In fact, the Planning Commission went so far as to essentially recommend approval of the Jefferson Apartment Group’s Tall Oaks Village Center redevelopment plan and the St. Johns Woods apartment complex proposal, which have not yet been presented to any Reston or County group for endorsement or approval, only for “information purposes.”

It is an especially peculiar change given that Reston is a planned community and we believe a change in the community’s land use ought to be reviewed by both local community entities and the Planning Commission.

In general, we view these Planning Commission Master Plan recommendations as part of the broader County effort to streamline and facilitate the development and redevelopment process through the “Fairfax Forward” land use decision making process adopted last year, a process that goes well beyond planning issues in Reston to shortchange communities and neighbors from commenting on the effects of high-density development proposals.

Reston’s Open Space:  There are two significant shortcomings inserted by the Planning Commission on Reston’s open space as well as a few improvements. We believe that Reston’s open spaces must be preserved and, if feasible, expanded to accommodate the planned doubling of our population and employment.

The Planning Commission dropped language designating the Sunrise Valley Wetlands as a “Nature Park” throughout the draft plan. This cuts language already approved by the Board of Supervisors during Phase 1 of the Reston Master Plan effort. If adopted by the Board of Supervisors, the change would eliminate any shred of protection for the wetlands — a vital environmental resource — in the Master Plan from future commercial redevelopment.  We believe the wetlands should become a publicly-held County resource.

The Planning Commission specifically rejected language and mapping that would identify designated open space in condominiums and clusters. The impact of this change, if adopted, would be to substantially reduce the expectation that this (or comparably sized and equipped) open space would be preserved in a redevelopment effort — which would no doubt include several times as many housing units.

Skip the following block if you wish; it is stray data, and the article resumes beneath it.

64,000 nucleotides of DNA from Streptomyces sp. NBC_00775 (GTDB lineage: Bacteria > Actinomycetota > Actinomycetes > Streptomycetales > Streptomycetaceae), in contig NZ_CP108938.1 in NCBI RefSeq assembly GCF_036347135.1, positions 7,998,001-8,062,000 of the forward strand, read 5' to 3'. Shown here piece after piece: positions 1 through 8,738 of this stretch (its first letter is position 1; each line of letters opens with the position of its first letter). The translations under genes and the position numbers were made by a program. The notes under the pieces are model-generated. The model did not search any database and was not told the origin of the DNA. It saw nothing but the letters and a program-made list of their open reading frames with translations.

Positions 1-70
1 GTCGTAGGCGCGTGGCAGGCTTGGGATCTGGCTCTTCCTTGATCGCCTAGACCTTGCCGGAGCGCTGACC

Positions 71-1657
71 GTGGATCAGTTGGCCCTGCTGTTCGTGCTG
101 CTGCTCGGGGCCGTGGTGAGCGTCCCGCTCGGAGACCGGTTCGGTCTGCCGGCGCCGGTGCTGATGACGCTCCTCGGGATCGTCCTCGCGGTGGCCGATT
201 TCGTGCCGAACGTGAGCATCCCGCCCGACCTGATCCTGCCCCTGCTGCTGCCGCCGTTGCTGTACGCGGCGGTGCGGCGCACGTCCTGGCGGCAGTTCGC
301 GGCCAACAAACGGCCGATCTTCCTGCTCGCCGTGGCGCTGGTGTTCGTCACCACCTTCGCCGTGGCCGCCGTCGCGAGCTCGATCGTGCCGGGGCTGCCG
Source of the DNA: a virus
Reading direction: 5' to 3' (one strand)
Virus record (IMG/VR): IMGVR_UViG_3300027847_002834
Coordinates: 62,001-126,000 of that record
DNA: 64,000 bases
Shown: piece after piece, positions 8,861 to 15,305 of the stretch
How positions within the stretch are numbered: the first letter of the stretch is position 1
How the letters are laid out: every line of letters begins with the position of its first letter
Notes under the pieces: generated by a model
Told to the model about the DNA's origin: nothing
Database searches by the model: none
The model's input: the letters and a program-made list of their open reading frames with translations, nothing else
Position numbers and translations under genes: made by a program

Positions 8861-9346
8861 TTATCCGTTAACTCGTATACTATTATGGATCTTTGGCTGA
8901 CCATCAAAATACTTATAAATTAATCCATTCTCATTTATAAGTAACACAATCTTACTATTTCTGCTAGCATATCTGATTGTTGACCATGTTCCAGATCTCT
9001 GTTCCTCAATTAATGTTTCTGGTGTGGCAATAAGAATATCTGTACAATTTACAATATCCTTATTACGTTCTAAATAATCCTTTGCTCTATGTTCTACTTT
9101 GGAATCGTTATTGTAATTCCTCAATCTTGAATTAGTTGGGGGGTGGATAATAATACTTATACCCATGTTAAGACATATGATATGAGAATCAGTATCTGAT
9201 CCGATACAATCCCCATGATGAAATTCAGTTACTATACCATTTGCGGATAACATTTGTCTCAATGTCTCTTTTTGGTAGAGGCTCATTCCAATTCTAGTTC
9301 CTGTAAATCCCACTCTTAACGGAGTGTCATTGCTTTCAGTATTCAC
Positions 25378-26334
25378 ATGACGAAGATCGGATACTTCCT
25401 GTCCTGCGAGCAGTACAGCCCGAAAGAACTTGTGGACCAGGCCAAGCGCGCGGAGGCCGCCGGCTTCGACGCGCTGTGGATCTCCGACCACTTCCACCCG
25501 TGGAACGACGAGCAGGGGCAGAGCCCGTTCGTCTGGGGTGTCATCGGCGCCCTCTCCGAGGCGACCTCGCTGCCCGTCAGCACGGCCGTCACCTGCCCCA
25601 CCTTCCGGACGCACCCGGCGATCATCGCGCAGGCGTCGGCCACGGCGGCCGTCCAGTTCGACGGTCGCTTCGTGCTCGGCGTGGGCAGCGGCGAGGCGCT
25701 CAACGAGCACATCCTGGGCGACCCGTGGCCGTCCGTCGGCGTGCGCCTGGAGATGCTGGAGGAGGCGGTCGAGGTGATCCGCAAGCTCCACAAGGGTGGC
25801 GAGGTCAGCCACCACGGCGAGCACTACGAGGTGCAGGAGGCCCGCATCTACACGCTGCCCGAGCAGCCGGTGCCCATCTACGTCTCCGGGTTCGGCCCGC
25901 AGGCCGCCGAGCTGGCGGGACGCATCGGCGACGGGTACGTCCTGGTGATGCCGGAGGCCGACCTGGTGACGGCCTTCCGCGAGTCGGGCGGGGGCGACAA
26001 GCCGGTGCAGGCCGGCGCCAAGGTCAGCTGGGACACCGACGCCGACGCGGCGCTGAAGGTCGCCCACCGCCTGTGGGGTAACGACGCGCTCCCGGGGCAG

That said, we appreciate the effort of the County Planning staff and the Planning Commission in updating and correcting the Reston Land Use Map with the exception cited above. It is an integral part of the plan and is used in Board and other decisions in making sure development proposals are consistent with the plan’s intent.

We also appreciate the steps taken by the Staff and the Commission to insure the accuracy and completeness of the property plats covered by the Reston National Golf Course as well as Hidden Creek Country Club — and striving to ensure the protection as open space. We all know that the RNGC property’s use is in dispute, and every step taken by the County to protect it is appreciated.

We all want to move forward in achieving the goals and principles of the revised Reston Master Plan in a way that preserves the quality of life of all who live or work here, now and in the future.  That requires a careful balance of opportunities for redevelopment and preservation of the characteristics that make Reston a unique planned community.

Photo: Reston National Golf Course’s future as open space is one issue addressed in Reston Master Plan Phase 2 draft.